I've never had a problem with it but I did clean a lot of gunk out of mine when I had the intake off...

Only thing I can think is that the sensor shorted to ground or became open (whichever causes the ECU to richen the mixture) and the mixture becomes so rich it won't fire. That's the ONLY thing I can think of for that. I did see an oxygen sensor so screwed up that as soon as it got up to operating temp and the ECU tried to go closed loop and run off the oxygen sensor input the car would flood out and die. Unplugged it and the check engine light came on but the car ran. A new sensor (for a 1990 5.0 mustang) solved the problem. $35 for the sensor and five minutes rewiring the plug beats $90 for the same sensor with the BMW plug...
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Yes, the E28 has no check engine light. Mine _does_, however, have the useless 3.5mm jack on the back of the ECU but apparently not all do.
The later units that allow use of a code reader.... where does the code reader plug in?

I don't think anything much useful can be, other than TDC. Which admittedly can be a very useful thing to know in conjunction with looking at other signals.

I can see that. That is _very_ rich.... --scott
--
"C'est un Nagra. C'est suisse, et tres, tres precis."

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Scott Dorsey wrote:

Was there ever designed an engine-management system that would drop dead if a single sensor went bad? I thought they all have "limp home" modes, should that happen.
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dizzy wrote:

The engine-management system on my Audi 100 2.3E did not. The hall sensor died and it was impossible to make it start. Before that I had had some intermittent problems, but I was never able to find out what it was before the engine died and I was stuck on the middle of a bridge during rush hour...
--
BBO, DoD#2101



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There are always going to be certain things that will kill it dead. Only way around that would be completely redundant systems. The "hall-effect" sensor (known comonly as a reference sensor) will kill the car dead as the computer has no idea if the motor is turning over or not. Also, even if it tried to assume that the motor was running, it would have no timing signal to base anything on. Some sensors will make the car run rough or sluggish, others kill it dead...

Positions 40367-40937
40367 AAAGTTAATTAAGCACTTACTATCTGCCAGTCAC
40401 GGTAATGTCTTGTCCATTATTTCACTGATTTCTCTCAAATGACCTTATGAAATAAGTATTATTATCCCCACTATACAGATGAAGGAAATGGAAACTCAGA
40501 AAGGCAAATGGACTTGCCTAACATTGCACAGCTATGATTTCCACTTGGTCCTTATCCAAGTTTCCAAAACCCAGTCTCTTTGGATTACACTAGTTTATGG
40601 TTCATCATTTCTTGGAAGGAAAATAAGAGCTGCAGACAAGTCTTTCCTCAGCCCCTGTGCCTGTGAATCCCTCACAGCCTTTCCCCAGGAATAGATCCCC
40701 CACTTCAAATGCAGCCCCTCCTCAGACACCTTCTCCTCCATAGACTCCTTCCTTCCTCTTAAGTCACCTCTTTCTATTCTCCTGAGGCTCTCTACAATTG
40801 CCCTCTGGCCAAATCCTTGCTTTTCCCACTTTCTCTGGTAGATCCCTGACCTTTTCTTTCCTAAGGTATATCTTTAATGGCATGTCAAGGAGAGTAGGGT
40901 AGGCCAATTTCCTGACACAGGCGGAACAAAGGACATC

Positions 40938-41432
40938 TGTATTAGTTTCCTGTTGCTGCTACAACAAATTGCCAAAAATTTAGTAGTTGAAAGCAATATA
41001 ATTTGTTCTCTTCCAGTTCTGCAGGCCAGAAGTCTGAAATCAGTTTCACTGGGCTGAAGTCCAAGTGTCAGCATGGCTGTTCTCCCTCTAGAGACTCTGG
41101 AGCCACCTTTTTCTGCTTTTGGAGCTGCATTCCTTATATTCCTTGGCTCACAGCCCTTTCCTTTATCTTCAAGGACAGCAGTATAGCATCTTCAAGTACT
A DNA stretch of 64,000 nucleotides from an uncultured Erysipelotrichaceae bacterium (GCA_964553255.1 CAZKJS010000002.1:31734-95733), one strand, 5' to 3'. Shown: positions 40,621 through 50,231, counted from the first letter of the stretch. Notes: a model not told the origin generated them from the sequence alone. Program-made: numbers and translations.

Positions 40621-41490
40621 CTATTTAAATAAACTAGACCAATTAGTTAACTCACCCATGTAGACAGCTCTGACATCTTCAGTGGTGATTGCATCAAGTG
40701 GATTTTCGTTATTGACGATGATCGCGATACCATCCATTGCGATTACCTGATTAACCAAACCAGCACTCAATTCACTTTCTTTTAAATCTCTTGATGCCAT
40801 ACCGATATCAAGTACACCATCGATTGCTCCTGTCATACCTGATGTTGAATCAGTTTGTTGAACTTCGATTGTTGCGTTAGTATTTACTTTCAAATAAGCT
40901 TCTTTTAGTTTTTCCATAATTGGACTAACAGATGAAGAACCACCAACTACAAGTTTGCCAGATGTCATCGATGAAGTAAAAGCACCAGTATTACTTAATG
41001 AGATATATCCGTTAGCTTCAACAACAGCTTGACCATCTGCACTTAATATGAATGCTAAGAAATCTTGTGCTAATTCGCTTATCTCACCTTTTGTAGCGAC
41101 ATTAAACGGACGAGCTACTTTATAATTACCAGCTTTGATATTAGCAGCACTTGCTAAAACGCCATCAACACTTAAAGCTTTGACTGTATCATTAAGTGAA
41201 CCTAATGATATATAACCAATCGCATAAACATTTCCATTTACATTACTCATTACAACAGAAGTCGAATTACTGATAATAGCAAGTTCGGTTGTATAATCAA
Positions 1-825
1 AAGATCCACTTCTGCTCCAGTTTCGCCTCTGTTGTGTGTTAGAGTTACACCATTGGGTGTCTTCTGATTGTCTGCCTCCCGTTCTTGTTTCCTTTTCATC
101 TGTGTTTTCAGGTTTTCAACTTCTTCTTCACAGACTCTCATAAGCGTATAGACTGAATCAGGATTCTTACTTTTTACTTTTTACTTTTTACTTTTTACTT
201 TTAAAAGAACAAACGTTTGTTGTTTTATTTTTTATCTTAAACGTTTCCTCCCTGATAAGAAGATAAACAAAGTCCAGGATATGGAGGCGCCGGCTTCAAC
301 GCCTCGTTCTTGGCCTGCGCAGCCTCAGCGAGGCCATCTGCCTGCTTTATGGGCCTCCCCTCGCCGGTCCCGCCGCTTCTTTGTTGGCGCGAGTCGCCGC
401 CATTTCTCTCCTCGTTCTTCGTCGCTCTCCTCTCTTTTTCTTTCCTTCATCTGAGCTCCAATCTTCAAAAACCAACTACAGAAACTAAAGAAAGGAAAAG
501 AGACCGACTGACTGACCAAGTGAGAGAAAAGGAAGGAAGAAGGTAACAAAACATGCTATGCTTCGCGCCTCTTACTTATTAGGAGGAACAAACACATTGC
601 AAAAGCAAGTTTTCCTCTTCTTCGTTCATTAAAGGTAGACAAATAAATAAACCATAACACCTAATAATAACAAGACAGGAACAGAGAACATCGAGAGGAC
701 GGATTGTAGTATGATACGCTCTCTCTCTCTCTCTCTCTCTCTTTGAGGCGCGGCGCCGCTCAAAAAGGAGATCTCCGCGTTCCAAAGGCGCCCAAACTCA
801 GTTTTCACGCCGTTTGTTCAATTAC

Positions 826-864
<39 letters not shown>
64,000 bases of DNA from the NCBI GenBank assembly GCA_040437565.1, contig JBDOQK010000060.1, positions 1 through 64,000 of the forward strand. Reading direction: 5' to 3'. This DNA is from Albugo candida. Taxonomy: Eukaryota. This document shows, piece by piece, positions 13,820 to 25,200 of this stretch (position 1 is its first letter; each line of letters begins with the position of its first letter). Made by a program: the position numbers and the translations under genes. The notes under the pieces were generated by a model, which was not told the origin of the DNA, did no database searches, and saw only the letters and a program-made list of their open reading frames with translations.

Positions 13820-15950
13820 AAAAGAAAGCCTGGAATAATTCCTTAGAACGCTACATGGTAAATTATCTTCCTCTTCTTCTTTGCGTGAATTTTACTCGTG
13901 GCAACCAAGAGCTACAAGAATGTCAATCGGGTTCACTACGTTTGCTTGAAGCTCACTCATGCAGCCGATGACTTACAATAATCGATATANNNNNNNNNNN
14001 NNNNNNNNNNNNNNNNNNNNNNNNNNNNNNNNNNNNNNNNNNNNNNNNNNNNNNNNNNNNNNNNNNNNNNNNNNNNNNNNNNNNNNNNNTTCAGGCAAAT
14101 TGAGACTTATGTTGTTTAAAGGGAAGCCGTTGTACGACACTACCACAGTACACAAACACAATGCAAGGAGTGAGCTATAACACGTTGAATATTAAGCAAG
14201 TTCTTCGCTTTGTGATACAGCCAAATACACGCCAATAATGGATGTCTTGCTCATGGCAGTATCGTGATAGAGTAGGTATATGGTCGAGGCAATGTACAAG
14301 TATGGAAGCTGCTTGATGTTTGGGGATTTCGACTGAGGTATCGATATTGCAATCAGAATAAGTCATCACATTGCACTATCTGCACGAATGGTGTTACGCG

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With the old Motronic system, though, a lot of things will kill the engine dead that on more modern and robust engine controllers will enable a limp-home mode. For example, the oxygen sensor failures or the failure of the air mass sensor.
What do you want from 4k of code? It's not a Cray in that box. --scott
--
"C'est un Nagra. C'est suisse, et tres, tres precis."

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Oh, yeah, stalls at stops. I bet it idles a little high when started cold and the RPMs hunt. The Idle Control Valve may need a cleaning. On top next to intake manifold, it's a silver cylinder about 5 inches long with a big hose in and out, maybe like a "T" shape with a 3-pin connector on the other end.. If it sticks, clean before replacing, it is very expensive.
Bill in Omaha '86 535i
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a high miles engine. When it dies, there's no sputtering or trying to stay alive. It all just stops in mid stroke and you coast along in silence.
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It does sound like an intermittent connection. I would suggest that you may find it by trying to induce the failure while it's running normally. With the engine idling nomally, just start wiggling any and all electrical connections and wiring runs. Don't forget under the dash and around the ignition switch. I wouldn't suggest beating on the computer but you could flex it a little and flex the harness going through the firewall. Crank and cam postion sensors should be rapped with the back end of a screwdriver.
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Jack wrote:

my 88 325is did that for about 2 weeks before/as the fuel pump died
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cosmo wrote:

Although I do not know if there is an hall sensor in the '88 325 it sounds exactly like it. I had the same problem on my '93 Audi 2.3E. I was so lucky that it started afterwards, but when it finally bought it, it did so on the middle of a 2 lane bridge at rush hour. Do you think I was the most popular guy around at that time? :-D
--
BBO, DoD#2101 1990 BMW 318i 1987 BMW 325i Convertible